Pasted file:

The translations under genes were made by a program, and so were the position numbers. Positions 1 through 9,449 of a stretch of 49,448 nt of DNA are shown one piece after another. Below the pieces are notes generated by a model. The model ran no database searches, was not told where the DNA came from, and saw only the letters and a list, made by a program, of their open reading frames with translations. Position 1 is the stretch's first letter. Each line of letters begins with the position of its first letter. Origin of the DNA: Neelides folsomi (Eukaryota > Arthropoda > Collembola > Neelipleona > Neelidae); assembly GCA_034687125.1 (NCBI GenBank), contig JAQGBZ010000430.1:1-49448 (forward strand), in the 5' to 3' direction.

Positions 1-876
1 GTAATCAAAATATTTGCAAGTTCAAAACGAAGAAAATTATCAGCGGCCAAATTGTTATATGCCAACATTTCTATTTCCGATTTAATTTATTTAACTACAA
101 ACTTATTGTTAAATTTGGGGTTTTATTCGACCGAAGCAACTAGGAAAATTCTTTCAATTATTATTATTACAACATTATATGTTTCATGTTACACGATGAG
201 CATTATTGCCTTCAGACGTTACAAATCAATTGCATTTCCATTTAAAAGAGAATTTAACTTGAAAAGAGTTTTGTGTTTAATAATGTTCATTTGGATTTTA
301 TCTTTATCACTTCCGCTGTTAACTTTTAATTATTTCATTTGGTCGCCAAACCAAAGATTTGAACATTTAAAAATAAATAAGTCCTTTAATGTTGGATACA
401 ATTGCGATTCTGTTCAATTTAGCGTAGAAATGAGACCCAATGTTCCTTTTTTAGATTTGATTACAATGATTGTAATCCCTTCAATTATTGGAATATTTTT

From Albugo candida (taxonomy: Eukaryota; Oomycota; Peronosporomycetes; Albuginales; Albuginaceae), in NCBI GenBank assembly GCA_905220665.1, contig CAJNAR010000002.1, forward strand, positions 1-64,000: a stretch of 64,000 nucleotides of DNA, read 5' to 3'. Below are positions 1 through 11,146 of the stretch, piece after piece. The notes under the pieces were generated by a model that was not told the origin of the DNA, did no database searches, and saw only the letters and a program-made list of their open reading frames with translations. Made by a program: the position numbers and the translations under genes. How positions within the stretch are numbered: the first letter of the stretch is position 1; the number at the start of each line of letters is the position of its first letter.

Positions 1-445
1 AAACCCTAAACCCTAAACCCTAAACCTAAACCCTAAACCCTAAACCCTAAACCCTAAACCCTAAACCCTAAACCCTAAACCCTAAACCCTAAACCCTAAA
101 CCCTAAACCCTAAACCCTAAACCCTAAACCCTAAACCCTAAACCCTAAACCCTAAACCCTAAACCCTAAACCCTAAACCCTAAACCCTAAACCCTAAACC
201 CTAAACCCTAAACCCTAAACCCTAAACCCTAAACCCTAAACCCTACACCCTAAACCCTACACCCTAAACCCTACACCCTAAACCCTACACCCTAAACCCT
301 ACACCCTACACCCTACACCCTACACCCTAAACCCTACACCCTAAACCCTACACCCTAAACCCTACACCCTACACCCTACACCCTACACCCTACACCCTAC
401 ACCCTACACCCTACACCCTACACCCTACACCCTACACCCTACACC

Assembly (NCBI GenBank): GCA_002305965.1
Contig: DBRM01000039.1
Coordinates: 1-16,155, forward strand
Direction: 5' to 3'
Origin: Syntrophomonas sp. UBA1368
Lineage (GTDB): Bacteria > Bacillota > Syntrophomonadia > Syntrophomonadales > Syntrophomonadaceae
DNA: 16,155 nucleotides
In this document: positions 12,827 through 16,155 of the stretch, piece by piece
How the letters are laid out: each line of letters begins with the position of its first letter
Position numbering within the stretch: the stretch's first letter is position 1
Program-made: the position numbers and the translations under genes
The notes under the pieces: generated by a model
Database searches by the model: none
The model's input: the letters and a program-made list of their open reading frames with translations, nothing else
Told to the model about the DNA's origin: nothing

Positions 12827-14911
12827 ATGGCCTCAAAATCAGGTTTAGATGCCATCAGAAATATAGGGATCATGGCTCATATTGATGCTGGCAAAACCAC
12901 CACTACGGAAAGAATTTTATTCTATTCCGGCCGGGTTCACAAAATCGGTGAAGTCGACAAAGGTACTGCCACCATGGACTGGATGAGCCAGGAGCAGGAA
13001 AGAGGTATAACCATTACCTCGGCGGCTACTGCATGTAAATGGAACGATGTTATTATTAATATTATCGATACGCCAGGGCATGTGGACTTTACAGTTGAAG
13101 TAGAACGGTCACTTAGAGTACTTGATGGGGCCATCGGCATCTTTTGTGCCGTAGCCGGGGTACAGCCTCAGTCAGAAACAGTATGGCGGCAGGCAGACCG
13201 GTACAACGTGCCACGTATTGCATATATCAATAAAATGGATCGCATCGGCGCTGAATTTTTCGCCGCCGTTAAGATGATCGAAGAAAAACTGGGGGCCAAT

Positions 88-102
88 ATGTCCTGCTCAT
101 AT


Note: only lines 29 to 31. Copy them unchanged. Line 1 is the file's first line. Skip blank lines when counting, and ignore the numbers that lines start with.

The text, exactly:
Told to the model about the DNA's origin: nothing

Positions 12827-14911
12827 ATGGCCTCAAAATCAGGTTTAGATGCCATCAGAAATATAGGGATCATGGCTCATATTGATGCTGGCAAAACCAC